Gus takes Bengals' bus

8-26-02, 11:25 a.m.

Updated: 8-26-02, 2:10 p.m.

BY GEOFF HOBSON

Gus Frerotte became the man Monday in ending a Bengals quarterback debate that has raged since Drew Bledsoe missed the Patriots Super Bowl parade back in February.

With much less fanfare at his Monday noon news conference, Bengals head coach Dick LeBeau tapped Frerotte to start the Sept. 8 regular-season opener against the Chargers at Paul Brown Stadium. He becomes the fifth different Opening Day quarterback since Neil O'Donnell opened a 3-13 season in 1998.

Frerotte, 31, took the controls like a stoic nine-year veteran who has steered two different teams to the playoffs as a starter and a backup.

Jon Kitna, the deposed incumbent, graciously said his ideal situation is he never takes a snap in 2002.

Akili Smith doubted he would rise any higher than No. 3 any time soon after the Monday morning skills session in which he played safety.

LeBeau namd Kitna No. 2, but said he would be comfortable putting Kitna or Smith in the game. But Smith isn't buying it.

"I don't think I ever had a chance for the job. I thank God I was able to play well and kind of silence some things around here, throughout the NFL, and throughout the organization," said Smith, who led all the quarterbacks with seven pre-season scoring drives. "I showed I can play quarterback in this league.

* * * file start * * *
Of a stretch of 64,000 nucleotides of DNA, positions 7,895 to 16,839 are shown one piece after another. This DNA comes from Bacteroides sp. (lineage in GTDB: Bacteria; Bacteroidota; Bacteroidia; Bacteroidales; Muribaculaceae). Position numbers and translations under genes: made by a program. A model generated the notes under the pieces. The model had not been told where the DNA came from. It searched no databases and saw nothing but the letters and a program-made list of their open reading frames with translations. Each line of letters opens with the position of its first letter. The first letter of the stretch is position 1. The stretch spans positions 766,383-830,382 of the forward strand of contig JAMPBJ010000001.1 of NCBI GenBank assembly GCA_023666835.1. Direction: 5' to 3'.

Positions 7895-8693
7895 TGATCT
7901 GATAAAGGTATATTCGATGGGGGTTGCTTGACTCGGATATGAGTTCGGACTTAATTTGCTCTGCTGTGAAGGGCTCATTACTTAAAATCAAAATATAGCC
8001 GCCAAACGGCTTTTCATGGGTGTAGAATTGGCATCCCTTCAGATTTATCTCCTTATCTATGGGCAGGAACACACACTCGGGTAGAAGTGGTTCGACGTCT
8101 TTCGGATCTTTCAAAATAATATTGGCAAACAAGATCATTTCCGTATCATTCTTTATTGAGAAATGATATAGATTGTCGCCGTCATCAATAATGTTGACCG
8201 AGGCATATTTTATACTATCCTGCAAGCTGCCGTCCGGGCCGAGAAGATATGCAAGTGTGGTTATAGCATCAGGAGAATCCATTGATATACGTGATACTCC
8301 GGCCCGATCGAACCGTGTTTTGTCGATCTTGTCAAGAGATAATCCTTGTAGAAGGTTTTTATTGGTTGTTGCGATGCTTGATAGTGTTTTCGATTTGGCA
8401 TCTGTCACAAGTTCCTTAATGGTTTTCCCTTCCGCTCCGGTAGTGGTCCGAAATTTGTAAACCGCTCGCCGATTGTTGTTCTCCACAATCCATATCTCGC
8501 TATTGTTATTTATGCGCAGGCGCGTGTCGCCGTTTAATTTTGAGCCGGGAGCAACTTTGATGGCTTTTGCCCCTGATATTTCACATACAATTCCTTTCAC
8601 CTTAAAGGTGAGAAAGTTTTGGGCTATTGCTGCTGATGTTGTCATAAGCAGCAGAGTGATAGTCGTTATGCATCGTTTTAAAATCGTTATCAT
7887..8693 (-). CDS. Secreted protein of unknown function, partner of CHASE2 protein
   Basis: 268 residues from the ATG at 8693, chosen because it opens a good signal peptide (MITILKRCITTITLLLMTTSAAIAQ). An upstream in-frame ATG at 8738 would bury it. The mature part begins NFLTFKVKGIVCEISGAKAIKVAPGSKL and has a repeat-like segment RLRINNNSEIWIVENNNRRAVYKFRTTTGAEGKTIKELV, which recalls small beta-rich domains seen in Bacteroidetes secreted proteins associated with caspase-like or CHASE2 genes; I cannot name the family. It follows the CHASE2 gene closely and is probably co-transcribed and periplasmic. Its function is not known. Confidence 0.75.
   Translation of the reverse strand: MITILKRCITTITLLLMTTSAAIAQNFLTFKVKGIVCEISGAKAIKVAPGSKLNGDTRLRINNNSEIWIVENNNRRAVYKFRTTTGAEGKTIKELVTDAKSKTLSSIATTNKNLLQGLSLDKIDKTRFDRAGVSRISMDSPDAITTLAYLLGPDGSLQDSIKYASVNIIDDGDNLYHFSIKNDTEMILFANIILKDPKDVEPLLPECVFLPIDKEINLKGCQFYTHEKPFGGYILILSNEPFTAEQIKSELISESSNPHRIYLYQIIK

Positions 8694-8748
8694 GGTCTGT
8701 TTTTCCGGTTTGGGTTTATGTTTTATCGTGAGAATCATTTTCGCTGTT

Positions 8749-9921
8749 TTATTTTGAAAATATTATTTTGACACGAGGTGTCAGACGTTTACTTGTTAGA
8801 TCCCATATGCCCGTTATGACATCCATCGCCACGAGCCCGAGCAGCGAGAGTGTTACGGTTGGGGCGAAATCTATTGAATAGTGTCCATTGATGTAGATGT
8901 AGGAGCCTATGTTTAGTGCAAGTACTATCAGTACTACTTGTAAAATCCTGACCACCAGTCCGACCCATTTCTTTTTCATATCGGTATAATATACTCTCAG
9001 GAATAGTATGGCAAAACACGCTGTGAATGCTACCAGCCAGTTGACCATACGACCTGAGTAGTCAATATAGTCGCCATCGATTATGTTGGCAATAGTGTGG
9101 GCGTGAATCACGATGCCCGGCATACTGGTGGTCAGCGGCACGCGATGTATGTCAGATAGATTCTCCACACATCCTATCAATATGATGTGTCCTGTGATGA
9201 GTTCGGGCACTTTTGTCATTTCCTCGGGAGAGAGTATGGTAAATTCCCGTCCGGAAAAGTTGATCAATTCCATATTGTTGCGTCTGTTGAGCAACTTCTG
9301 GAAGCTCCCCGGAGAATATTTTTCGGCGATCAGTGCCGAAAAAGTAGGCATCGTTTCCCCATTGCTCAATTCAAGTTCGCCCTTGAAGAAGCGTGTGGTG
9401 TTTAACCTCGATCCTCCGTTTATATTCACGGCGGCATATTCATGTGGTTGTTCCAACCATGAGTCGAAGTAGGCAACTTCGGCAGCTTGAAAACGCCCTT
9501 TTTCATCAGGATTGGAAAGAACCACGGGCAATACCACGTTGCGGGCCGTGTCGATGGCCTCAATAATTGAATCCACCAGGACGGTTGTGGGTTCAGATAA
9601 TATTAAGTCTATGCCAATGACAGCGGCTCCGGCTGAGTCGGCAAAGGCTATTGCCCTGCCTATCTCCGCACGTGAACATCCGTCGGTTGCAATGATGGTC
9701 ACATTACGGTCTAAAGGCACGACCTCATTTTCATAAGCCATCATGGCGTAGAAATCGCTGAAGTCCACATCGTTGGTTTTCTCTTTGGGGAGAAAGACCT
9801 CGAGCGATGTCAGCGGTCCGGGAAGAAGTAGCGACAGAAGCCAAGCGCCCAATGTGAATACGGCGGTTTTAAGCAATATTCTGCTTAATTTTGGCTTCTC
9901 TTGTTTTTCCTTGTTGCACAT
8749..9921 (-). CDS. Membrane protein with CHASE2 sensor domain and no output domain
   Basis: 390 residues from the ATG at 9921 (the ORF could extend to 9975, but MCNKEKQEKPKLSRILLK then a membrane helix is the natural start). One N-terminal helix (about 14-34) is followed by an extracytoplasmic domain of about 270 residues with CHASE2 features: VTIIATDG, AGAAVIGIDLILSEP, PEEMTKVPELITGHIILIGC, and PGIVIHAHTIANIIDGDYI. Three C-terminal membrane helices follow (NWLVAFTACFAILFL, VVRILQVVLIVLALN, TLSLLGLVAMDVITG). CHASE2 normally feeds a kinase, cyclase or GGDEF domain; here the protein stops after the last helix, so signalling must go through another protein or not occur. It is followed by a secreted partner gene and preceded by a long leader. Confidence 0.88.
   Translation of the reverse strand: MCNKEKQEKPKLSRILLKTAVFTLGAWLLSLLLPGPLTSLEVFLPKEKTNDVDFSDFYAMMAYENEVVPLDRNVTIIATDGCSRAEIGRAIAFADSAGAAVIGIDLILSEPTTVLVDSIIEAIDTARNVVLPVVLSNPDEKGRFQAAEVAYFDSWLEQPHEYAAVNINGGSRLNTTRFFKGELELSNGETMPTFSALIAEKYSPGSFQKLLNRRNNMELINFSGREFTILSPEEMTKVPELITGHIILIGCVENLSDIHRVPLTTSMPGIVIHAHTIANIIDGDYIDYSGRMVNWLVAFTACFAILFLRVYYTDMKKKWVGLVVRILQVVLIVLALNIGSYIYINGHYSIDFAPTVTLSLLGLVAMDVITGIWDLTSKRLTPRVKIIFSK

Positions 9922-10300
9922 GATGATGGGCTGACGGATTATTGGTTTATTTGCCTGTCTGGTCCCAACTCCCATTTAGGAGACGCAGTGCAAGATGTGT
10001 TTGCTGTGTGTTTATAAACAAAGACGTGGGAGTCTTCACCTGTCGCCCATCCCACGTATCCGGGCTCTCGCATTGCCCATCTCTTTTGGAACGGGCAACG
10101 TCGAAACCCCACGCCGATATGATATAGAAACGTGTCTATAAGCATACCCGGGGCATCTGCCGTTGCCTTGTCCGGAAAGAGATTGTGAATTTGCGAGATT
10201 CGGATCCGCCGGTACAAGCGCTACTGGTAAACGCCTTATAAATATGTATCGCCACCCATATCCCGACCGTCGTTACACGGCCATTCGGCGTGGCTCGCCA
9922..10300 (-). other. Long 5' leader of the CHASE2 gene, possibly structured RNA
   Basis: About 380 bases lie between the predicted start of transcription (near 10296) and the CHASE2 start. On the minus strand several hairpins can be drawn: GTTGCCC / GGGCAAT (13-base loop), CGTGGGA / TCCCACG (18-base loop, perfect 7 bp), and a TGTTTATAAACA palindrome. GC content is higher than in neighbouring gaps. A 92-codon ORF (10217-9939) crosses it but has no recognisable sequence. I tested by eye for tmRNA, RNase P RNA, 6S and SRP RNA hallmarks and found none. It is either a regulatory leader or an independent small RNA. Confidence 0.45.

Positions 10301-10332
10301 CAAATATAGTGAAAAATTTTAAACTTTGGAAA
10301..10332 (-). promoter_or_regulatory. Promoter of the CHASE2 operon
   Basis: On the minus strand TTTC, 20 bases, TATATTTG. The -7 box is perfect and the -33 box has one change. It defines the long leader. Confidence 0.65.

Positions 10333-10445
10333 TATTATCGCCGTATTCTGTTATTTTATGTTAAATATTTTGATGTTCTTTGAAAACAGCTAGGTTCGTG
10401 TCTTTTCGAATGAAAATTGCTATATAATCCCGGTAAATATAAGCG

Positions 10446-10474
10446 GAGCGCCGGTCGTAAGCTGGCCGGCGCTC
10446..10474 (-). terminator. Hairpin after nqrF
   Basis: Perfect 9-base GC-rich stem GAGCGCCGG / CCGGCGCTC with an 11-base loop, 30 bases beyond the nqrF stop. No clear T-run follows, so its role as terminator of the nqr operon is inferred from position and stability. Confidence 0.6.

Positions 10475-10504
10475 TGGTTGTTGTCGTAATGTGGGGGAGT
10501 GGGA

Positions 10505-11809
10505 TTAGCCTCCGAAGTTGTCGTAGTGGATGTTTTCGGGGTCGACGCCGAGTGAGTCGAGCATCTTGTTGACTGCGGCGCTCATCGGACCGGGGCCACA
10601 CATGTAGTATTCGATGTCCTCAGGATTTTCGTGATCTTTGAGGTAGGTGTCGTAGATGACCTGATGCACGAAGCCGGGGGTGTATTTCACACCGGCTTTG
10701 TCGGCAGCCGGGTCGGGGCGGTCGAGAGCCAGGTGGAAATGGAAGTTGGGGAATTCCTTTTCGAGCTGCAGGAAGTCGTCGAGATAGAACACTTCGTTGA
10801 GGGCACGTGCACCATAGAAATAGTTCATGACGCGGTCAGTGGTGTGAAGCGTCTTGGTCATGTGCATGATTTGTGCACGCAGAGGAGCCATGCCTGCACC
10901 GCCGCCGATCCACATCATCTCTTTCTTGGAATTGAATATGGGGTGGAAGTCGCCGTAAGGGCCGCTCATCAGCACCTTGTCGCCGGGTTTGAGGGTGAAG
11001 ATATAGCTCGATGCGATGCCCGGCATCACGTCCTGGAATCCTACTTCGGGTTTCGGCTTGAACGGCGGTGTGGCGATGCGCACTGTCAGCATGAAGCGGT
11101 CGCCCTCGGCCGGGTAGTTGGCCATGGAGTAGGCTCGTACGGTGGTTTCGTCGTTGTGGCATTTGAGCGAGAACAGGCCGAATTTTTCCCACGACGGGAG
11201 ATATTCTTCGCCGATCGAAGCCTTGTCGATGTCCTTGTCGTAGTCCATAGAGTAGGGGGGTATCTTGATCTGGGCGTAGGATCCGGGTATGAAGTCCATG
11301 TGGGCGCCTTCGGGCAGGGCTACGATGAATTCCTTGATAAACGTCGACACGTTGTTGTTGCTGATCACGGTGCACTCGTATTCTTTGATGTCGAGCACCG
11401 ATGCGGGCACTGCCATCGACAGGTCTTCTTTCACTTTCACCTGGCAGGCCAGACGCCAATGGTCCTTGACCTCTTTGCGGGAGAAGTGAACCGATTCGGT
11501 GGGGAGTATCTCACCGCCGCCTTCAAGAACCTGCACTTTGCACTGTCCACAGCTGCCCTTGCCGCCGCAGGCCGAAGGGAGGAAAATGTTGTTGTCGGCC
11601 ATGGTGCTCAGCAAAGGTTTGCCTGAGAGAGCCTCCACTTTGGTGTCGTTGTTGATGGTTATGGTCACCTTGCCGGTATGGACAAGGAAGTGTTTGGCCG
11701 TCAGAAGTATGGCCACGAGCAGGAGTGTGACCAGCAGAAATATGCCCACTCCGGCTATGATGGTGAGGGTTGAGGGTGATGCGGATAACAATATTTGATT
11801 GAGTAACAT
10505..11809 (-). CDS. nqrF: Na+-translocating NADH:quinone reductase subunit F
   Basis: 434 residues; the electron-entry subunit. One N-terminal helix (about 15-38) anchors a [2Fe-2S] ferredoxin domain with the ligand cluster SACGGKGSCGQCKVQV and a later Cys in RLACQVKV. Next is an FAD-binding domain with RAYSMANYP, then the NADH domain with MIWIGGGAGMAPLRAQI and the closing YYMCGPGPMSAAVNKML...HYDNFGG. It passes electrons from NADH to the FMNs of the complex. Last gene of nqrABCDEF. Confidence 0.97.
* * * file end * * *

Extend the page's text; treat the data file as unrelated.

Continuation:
"People are saying, 'Akili didn't play against the first team,' and a lot of people are complaining I played against the second and third team. Everybody's making excuses, and I think that's all B.S. Nobody mentioned I'm in there with second- and third-teamers."

LeBeau noted Frerotte is the only one who had a passer rating in triple digits in the three pre-season games. He also observed that Frerotte had a higher completion percentage and a greater yards per catch and yards per pass average than Kitna or Smith.

But LeBeau said he based his decision on his experience of 40-plus years in the NFL as a cornerback and defensive coach.

It is also Frerotte's first Opening Day start since 1998, when he hurt his shoulder in the third quarter of Washington's 31-24 loss to the Giants and lost the job.

"A lot of hard work," said Frerotte of the intervening four years. "My life in the NFL has been an uphill battle. It's always been that way. . .My hard work throughout my career has paid off. I've been a lot of places and seen a lot of things. There's not very much that bothers me. If I have a bad day, I'm going to come back the next day and play again."

Like O'Donnell, Frerotte is a playoff-run tested quarterback who has a history of not throwing more interceptions than touchdowns during a full season. His career turnover ratio (69 touchdowns to 59 interceptions) and arm strength proved to be the difference in his competition that unseated Kitna following a 6-10 season.

I don't think last year had anything to do with it," Kitna said. "I thought it was a fair competition, You're disappointed you're not the guy, but I

don't think it was unfairly ruled or a pre-determined thing.